Iraq's severe birth defects 'linked' to US army base
The study, which was conducted by a group of independent US and Iraqi researchers published in the journal Environmental Pollution, adds to mounting evidence that toxic pollutants released by munitions - both chemical and conventional - are having an adverse effect more than a decade and a half after the 2003 US invasion of Iraq.
Among the disorders observed among the children are deformed limbs, spina bifida and severe heart defects.
"The past decade of war in the Middle East evinces that overwhelming amounts of toxic metals have been injected into the Iraqi environment through thousands of bombings and millions of expended bullets," the researchers say in the study.
Significantly, the study found that those living closest to the Tallil Air Base had the most severe birth defects.
The US army has used open air burn pits at the airbase since the 2003 invasion, while nearby Nasiriyah was the site of US operations during the first Gulf War and in 2003.
"All of those things appear to be related – there's an association between place of residence and distance to a military base and the measures of uranium and thorium in the children," Mozhgan Savabieasfahani, an independent environmental toxicologist, was quoted by Environmental Health News as saying.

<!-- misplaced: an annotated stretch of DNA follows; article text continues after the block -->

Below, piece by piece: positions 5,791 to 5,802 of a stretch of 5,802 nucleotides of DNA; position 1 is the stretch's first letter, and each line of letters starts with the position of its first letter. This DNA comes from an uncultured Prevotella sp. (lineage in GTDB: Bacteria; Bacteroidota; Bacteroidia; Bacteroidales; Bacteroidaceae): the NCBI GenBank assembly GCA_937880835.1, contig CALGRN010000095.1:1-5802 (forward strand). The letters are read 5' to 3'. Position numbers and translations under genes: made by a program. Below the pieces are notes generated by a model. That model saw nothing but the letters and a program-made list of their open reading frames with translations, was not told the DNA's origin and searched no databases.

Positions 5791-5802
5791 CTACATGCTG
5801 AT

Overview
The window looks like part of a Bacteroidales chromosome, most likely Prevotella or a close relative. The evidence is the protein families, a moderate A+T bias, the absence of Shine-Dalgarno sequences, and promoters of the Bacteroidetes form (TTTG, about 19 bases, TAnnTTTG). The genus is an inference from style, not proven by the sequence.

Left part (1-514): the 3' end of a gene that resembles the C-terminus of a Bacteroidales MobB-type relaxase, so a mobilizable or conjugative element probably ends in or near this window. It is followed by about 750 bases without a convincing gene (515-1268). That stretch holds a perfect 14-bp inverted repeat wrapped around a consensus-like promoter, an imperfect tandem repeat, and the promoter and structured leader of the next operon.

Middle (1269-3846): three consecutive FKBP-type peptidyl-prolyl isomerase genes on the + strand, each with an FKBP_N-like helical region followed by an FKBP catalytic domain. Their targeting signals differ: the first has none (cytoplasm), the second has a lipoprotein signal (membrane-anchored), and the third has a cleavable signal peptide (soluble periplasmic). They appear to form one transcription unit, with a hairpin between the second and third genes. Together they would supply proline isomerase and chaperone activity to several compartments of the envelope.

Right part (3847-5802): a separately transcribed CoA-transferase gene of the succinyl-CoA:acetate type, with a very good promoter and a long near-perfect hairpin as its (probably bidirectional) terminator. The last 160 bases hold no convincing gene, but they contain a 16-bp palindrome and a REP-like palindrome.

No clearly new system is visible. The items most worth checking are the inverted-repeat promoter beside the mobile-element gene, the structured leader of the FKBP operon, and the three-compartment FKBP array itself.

"The farther you live from a base the less chance of birth defects."
The US army has come under sustained criticism for its use of environmental pollutants during its military operations.
In 2017, the US army confirmed to Foreign Policy that it fired 5,265 armor-piercing depleted uranium (DU) rounds at around 350 oil tankers, mainly driven by civilians near Deir az-Zour, between 16 and 22 November, 2015.
This was despite the ammunition having been embargoed after a study showed half of the babies born in Fallujah, Iraq in 2012 suffered birth defects.
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